What Sestak originally said

From the Corner:

The Man Who Asked ‘The Question’ Speaks [Robert Costa]

Larry Kane, the host of a Comcast Network public-affairs show in Philadelphia, is the veteran reporter who first asked Rep. Joe Sestak (D., Pa.) back in February whether he was offered a “federal job” to get out of his Senate race against Sen. Arlen Specter (D., Pa.):

KANE: “Were you ever offered a federal job to get out of this race?”

SESTAK: “Yes.”

KANE: “Was it secretary of the Navy?”

SESTAK: “No comment”

Later Kane asks again, “Was there a job offered to you by the White House?” to which Sestak nods and replies “yes, someone offered it.”

Kane asks “It was big right?” Sestak replies, “Let me ‘no comment’ on it.”

“Was it high-ranking?” Kane asked. Sestak said yes.

[read the rest of the Corner item here.]

Yet now Sestak, agreeing with the White House official story line, says that all he was offered was an unpaid seat on some advisory council, which, furthermore, he would have been barred from taking so long as he remained in Congress. And we’re supposed to believe that the bare-knuckled Rahm Emanuel thought that such a meaningless “gift” would persuade Sestak to abandon his realistic chance of becoming a U.S. senator.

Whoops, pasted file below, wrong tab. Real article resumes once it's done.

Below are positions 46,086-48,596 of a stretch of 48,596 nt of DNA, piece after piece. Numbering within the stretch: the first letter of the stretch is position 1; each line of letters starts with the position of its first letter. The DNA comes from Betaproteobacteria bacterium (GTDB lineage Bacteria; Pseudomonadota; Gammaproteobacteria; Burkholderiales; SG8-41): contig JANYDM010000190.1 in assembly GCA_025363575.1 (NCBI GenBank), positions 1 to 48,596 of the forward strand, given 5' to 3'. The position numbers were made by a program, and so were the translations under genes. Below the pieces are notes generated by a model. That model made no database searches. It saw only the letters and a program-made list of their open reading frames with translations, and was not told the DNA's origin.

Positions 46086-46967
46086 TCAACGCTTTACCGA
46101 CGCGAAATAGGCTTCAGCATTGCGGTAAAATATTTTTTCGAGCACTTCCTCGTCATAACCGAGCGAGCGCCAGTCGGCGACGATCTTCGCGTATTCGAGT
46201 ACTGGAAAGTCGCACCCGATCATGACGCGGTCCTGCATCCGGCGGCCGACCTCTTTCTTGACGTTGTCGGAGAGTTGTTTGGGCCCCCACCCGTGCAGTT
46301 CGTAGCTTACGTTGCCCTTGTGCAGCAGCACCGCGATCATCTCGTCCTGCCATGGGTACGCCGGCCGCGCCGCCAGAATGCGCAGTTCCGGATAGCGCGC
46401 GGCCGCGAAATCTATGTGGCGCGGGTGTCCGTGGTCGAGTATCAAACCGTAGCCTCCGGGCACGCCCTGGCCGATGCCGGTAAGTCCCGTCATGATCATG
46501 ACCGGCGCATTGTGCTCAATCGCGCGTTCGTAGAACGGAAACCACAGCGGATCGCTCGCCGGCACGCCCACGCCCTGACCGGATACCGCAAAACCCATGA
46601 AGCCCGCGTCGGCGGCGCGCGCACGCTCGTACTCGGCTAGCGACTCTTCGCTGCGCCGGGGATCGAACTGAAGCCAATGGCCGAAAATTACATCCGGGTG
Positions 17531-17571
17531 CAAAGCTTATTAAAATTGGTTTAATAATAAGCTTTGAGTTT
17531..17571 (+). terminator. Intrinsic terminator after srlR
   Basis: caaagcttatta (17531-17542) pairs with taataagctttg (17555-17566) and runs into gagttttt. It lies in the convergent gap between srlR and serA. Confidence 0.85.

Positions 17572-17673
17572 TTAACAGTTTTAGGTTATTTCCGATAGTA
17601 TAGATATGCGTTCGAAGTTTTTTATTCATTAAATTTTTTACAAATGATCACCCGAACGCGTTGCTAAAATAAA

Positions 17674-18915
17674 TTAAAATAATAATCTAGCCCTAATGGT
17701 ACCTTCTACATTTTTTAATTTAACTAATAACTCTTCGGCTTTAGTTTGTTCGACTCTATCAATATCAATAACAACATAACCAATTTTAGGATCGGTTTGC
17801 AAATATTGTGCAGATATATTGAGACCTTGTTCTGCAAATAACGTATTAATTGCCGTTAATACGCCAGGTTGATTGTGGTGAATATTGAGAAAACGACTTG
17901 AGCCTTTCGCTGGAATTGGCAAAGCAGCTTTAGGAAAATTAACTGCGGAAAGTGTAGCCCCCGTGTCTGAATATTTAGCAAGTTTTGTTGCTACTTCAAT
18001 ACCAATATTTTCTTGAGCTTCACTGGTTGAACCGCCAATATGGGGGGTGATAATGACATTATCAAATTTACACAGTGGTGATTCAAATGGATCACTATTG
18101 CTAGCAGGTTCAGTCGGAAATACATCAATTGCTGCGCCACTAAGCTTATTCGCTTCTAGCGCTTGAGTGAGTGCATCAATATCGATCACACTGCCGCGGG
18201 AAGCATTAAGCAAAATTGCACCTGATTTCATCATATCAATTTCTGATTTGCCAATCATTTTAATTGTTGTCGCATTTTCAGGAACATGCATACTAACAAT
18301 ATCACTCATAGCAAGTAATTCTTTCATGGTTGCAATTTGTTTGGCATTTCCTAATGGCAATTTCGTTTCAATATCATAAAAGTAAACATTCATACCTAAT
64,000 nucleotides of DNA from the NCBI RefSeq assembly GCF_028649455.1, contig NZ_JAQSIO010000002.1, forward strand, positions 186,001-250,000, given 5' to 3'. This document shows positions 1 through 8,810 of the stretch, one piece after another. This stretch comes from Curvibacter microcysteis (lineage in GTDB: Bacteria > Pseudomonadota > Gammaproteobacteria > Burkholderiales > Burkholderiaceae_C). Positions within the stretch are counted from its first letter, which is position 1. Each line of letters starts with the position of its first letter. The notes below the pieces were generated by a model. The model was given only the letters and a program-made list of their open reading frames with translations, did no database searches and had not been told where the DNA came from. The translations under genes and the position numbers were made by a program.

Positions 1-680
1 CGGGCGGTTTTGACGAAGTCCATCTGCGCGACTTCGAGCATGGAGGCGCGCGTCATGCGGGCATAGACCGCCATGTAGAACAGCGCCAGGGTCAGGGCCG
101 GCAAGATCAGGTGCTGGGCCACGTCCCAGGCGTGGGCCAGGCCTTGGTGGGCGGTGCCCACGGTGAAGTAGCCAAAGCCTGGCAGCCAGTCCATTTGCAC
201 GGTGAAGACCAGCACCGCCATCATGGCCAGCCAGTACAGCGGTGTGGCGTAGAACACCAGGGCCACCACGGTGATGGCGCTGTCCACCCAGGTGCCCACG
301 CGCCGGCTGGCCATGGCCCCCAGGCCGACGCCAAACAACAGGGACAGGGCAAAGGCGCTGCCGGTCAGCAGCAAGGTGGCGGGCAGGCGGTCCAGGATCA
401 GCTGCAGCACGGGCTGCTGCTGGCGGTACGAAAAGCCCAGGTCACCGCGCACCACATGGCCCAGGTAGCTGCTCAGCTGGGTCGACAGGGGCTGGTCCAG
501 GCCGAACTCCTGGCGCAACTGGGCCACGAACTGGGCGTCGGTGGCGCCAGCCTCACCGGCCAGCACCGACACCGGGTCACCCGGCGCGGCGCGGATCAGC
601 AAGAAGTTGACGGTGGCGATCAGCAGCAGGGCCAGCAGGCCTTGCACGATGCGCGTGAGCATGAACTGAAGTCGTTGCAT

So Sestak looks at worst like a complete liar, and at best like an absolute moron who for months gave the public the impression that a “high-ranking … federal job” was offered to him, which sounds like something at least close to cabinet status, very possibly Secretary of the Navy (if it wasn’t Secretary of the Navy, why didn’t he just say “no” to that question instead of “no comment”?), when in reality all that was offered to him was some meaningless seat on an advisory board.

I would like to be able to say that Sestak’s conduct dooms him in the U.S. Senate race against Republican Patrick Toomey. But given Richard Blumenthal’s still high poll ratings in the Connecticut U.S. Senate race after the revelation of his lies about having served in Vietnam, such an outcome cannot be safely predicted.

Posted by Lawrence Auster at May 29, 2010 07:31 AM | Send

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